A judge has dismissed a bid by a Nova Scotia First Nation to have new evidence introduced in a case involving the band’s opposition to a plan to use river water to create caverns for natural gas storage in central Nova Scotia.
The Sipekne’katik (Indian Brook) First Nation wants to stop Alton Natural Gas Storage LP from using water from the Shubenacadie River to flush out underground salt deposits near Alton, N.S., then pump the leftover brine back into the river.
In July 2017, the Mi’kmaq band won an appeal of the provincial government’s 2016 decision to allow Alton Gas to operate a brine storage pond near the river. But in April 2019, after a series of legal moves, the environment minister decided there had been sufficient consultation with the band and the project was again given approval – with some changes.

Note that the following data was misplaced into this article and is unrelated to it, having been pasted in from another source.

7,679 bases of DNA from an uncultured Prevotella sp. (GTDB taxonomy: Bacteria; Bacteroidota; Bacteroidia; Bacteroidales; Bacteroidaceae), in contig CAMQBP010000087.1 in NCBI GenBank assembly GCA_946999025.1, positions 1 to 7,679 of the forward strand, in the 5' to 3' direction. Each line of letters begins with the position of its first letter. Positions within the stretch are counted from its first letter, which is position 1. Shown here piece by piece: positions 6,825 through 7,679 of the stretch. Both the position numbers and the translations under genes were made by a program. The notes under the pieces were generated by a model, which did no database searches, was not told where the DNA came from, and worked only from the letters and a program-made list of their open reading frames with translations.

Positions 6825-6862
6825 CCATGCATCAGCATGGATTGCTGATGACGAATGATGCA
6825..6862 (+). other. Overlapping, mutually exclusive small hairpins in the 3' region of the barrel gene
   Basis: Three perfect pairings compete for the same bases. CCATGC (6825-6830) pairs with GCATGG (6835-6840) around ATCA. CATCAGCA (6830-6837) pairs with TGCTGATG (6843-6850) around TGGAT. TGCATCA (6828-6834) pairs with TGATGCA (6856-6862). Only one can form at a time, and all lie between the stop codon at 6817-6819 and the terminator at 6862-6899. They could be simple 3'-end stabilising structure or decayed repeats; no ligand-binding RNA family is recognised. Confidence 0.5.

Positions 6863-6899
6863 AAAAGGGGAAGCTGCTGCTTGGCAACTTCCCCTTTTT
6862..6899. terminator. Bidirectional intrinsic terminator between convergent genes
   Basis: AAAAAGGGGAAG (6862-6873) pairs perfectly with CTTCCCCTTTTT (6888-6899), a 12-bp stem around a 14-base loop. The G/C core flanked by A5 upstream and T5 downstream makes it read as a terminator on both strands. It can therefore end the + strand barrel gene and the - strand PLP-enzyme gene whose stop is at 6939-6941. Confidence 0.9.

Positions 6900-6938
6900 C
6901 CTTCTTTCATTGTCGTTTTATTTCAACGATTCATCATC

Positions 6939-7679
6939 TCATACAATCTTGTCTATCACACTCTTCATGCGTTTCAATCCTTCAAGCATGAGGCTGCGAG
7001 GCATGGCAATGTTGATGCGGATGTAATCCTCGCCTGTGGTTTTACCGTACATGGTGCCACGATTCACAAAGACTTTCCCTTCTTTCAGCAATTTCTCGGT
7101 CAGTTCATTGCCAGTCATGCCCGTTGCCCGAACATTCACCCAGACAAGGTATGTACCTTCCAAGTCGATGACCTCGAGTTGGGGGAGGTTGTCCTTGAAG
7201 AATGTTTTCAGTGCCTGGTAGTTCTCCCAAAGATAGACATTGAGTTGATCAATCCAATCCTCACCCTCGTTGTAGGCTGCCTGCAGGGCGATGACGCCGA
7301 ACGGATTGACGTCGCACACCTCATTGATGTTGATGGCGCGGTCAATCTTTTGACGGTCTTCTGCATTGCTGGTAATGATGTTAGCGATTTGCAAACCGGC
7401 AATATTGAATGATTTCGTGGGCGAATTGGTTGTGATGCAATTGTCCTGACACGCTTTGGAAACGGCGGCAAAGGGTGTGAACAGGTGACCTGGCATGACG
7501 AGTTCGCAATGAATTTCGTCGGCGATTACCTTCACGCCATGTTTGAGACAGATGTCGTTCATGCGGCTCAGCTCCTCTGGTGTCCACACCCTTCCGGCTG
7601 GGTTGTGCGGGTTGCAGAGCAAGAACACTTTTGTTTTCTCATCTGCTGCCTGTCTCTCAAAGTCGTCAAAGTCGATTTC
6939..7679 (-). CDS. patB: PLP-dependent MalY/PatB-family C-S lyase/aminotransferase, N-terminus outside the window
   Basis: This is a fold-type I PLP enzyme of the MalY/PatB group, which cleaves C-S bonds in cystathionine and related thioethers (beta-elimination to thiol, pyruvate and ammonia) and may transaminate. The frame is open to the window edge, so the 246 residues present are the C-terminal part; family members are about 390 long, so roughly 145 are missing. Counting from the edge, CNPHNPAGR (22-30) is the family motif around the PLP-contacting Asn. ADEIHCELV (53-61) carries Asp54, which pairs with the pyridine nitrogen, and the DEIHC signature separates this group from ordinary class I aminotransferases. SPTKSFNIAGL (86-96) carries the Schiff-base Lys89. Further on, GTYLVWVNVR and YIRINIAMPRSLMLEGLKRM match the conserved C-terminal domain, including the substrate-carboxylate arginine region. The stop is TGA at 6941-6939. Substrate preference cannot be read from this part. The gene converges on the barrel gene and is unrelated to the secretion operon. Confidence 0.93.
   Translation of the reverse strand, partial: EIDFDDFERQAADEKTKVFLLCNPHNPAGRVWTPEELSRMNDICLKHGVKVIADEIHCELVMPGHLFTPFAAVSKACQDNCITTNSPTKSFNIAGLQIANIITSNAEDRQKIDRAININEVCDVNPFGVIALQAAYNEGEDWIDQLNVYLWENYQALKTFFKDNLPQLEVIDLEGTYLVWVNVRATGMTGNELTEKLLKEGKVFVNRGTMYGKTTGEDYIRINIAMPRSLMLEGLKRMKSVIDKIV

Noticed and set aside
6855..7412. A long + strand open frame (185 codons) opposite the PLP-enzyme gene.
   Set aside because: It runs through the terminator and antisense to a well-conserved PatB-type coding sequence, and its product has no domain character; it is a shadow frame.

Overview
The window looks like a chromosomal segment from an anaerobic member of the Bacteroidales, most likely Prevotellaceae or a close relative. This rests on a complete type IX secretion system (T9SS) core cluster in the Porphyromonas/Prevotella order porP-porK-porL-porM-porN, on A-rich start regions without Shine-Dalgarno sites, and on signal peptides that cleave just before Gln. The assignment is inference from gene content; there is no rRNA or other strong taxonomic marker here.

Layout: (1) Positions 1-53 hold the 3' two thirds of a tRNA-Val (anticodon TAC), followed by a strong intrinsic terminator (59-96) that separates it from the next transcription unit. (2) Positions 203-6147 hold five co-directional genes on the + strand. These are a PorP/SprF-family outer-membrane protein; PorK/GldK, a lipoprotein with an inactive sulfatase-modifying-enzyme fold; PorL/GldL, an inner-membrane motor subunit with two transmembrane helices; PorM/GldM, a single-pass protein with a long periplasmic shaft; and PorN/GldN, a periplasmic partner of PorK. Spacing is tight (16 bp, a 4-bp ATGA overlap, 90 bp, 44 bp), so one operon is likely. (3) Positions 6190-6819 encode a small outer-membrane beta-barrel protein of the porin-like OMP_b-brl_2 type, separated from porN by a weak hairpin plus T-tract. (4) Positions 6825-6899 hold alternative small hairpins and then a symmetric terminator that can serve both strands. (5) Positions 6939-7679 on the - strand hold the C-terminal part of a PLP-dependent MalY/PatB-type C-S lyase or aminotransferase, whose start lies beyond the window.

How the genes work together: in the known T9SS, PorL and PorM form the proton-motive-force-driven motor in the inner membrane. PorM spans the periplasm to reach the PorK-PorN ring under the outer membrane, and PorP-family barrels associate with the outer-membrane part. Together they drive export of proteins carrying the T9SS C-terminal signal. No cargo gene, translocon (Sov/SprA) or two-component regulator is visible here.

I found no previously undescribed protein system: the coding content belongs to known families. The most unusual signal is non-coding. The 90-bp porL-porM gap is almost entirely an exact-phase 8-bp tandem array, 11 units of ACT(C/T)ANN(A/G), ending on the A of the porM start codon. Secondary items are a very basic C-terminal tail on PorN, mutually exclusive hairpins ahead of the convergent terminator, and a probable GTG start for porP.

The band filed another appeal in May 2019, and later sought a court order that would allow the introduction of an affidavit from a consultant that was not before the minister when the original decision was made.
The band says the affidavit shows the Sipekne’katik First Nation did not have the resources “to engage in meaningful consultation with the province.”
In a decision released Friday, Justice John Bodurtha rejected the band’s request, saying even though it was clear the Crown has a duty to consult, the introduction of the affidavit at this point would require “exceptional circumstances.”